Friday, October 23, 2009

Creed is What?

I'm as happy to be contrarian as the next guy. Happier, in fact. But Slate's habit of taking the other side has never been quite this crazy. I give you: "Creed Is Good: Scott Stapp's nu-grunge foursome was seriously underrated."

Come again, Willis?

It would take some serious rhetorical skill to rescue the reputation of the strange combination of bombast and sleep-induction that is the music of Creed. It would also help if the writer's audience was composed entirely of people who have lost the sense of hearing. Slate critic Jonah Weiner doesn't even come close:
In his lyrics, Stapp is a well-meaning, Bible-fluent doofus, easy to chuckle at but difficult to imagine hating. . . . The trouble wasn't that he was a blustery, would-be messiah (that didn't stop Bono's canonization) so much as the unrepentant hamminess he brought to the role: ample baritone quaking and churning, arms outstretched atop mountains and hovering, Christlike, above crowds in music videos.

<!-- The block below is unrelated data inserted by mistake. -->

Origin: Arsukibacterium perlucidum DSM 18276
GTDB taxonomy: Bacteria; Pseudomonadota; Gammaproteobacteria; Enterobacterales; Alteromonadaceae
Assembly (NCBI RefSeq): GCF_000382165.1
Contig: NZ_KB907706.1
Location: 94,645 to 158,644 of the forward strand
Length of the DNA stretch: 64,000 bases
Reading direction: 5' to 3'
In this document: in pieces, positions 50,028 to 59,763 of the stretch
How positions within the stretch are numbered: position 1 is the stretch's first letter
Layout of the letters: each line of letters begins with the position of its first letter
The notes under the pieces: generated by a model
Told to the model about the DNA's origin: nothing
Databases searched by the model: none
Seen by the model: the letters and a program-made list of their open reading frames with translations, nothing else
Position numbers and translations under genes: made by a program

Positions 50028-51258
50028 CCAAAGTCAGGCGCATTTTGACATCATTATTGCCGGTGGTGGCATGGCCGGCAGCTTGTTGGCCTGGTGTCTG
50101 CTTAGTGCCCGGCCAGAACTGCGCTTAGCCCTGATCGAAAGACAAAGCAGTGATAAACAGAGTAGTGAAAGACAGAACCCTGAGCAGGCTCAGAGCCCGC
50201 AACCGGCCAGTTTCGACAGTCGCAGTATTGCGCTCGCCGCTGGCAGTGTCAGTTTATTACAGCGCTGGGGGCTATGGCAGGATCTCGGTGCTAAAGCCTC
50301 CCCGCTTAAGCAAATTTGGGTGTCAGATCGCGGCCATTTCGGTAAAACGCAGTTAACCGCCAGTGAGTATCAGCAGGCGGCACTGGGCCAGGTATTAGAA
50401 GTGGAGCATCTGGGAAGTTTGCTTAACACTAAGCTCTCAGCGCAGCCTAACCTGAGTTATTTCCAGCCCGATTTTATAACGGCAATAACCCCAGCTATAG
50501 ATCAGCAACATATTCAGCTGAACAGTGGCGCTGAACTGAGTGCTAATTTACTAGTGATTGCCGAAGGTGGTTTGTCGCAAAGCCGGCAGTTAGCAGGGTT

So now, "difficult to imagine hating" is the same thing as "good"? And the "doofus" doesn't seem connected to "Bible-fluent." Just because you know the Bible doesn't mean you have to write lyrics like: "Well I don't know if I'm ready / To be the man I have to be / I'll take a breath, I'll take her by my side / We stand in awe, we've created life."

But maybe Weiner's just building up to his heavy artillery. Here we go:
Every surging riff, skyscraping chorus, and cathartic chord progression telegraphed the band's intention to rock us, wow us, move us. . . . One of the surprises involved in returning to Creed with a fresh pair of ears is how rocking, exciting, and, yes, moving, the songs can be.
Uhh. Rocking, exciting and moving? Those are some sharp adjectives. But OK, OK, once we dig down deeper, surely there's a case to be made:
"Bullets" is a furious blast of metal and one of the most galvanizing persecution anthems ever penned: "At least look at me when you shoot a bullet through my head! Through my head! Through my head!" he howls, presumably at the band's haters.
Oh, boy. I'm all for defending dynamic music that others might call dumb -- music that is, in fact, moving and rocking. But it will take someone else to convincingly defend Creed. In the meantime, one Slate commenter succinctly makes the prosecution's case:
People hate Creed because their infantile, derivative, boring music represents the absolute least-common denominator of modern rock (at least they did until Nickelback underbid them).



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